Hepatocytes at the edges of the lesions were slightly enlarged without multinucleation. Only a few cells contained intranuclear inclusions, most of which were stellate or cruciate amphophilic bodies (Fig 2, left). Monoclonal antibody to AV was intensely reactive with the nucleus and cytoplasm of cells in and around the lesions but with few cells outside of the lesions (Fig 2, right). There was no reaction with antibody to herpes simplex or CMV except in one instance (to be described later). In one child who died of AV hepatitis, autopsy results three days after biopsy showed progression with a far greater number of punched-out lesions, extensive, almost confluent necrosis, and fewer monocytes and neutrophils. No AV was detected by microscopy outside of the liver. In the second patient, who died 15 days after diagnosis, autopsy results showed extensive hepatic necrosis, but only a minimal amount of viral antigen was demonstrable in liver tissue and no other organ involvement was detected.

Fig 2
Adenovirus hepatitis, Left, Case 1 (autopsy), infected nuclei are larger than uninfected ones. Nuclear “inclusions” consist of a patchwork of waxy-appearing dense material with unstained clear zones (1 μm) (polychrome, original ...

Adenovirus was confirmed in the lesions by immunostaining of frozen liver tissue in the four cases tested (Fig 2, right). Viral particles 65 to 90 nm in size were seen in the four cases examined by electron microscopy. Adenovirus and CMV were found together in one lesion. In this instance, characteristic necrotizing lesions were found in which CMV was demonstrable by microscopy and confirmed by immunostaining. Since this type of granulomatous, monocyte-filled lesion is not characteristic of CMV infection, another virus was suspected and AV was detected in the lifted sections. Adenovirus serotype 5 was cultured from liver biopsy specimens in all five patients.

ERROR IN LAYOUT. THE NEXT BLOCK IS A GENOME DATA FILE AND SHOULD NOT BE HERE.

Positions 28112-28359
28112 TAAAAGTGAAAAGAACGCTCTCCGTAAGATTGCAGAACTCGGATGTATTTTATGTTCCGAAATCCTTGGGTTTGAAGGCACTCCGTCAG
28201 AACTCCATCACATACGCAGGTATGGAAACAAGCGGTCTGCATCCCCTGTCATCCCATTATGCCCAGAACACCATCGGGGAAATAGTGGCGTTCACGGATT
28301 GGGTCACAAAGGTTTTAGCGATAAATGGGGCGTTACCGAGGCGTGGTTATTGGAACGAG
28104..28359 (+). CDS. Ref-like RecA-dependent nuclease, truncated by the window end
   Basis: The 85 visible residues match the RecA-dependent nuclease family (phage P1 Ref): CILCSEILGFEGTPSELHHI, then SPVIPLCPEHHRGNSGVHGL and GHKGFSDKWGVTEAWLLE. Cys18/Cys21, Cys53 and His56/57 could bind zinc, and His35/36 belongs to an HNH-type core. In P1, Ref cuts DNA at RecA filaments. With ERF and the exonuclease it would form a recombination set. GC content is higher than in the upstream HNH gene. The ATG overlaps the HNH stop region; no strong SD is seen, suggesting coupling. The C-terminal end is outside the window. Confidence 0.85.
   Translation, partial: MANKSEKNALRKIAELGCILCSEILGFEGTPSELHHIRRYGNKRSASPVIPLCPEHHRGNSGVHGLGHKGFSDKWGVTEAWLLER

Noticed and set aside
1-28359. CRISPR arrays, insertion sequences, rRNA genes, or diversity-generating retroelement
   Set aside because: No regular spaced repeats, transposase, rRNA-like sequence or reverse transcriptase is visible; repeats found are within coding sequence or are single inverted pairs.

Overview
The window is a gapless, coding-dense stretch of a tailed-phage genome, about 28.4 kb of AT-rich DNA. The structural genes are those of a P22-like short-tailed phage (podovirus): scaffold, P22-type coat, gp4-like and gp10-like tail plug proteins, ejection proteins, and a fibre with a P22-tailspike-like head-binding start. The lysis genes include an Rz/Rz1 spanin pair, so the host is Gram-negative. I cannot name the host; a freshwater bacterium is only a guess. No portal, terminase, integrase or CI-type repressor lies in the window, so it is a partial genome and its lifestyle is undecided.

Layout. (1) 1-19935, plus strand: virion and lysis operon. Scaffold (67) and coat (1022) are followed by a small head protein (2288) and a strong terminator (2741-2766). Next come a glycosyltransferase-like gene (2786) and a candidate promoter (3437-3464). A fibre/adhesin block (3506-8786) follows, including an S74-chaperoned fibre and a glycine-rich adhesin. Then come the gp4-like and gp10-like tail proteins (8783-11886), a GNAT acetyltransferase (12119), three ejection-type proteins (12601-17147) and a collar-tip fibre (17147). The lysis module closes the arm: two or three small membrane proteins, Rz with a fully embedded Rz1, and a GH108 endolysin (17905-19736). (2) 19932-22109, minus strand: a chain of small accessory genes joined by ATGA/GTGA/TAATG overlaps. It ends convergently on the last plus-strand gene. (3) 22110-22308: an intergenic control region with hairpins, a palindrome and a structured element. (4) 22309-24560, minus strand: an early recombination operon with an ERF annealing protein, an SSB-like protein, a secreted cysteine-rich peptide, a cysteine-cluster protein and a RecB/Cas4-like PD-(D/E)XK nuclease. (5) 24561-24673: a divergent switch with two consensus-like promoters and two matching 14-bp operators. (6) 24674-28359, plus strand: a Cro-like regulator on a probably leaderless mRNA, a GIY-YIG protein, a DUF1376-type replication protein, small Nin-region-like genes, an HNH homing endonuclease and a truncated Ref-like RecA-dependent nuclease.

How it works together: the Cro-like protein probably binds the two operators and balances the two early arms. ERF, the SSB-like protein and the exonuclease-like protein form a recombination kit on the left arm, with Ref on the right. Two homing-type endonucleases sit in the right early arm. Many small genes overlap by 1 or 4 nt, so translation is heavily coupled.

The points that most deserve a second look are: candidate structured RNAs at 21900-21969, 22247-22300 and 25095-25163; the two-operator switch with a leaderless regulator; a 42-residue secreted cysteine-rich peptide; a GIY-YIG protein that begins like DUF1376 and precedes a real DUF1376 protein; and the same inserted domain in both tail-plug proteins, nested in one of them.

Group 2

Seventeen patients aged 8 months through 10 years had AV on culture of different body fluids (urine, stool, throat secretions, and/or blood), but without any detectable visceral infection (Table 2). One was a preoperative throat specimen. The other 16 developed infection five days to two years following orthotopic liver transplants. Seven had AV1 isolates, four, AV2; two, AV5; and one, AV7. In three patients the AV isolate was untyped. Nine of 17 had other viral infections (CMV, six; herpes simplex, two; and Epstein-Barr virus, three). Eleven of the 17 had liver biopsies close to the time of the AV isolation, but none showed hepatitis. Eleven of these 17 patients are alive and well. One has chronic rejection; two patients who earlier had Epstein-Barr virus infections developed Epstein-Barr virus-related lymphoproliferative disorders. Three patients died, none as a result of AV infection.

Table 2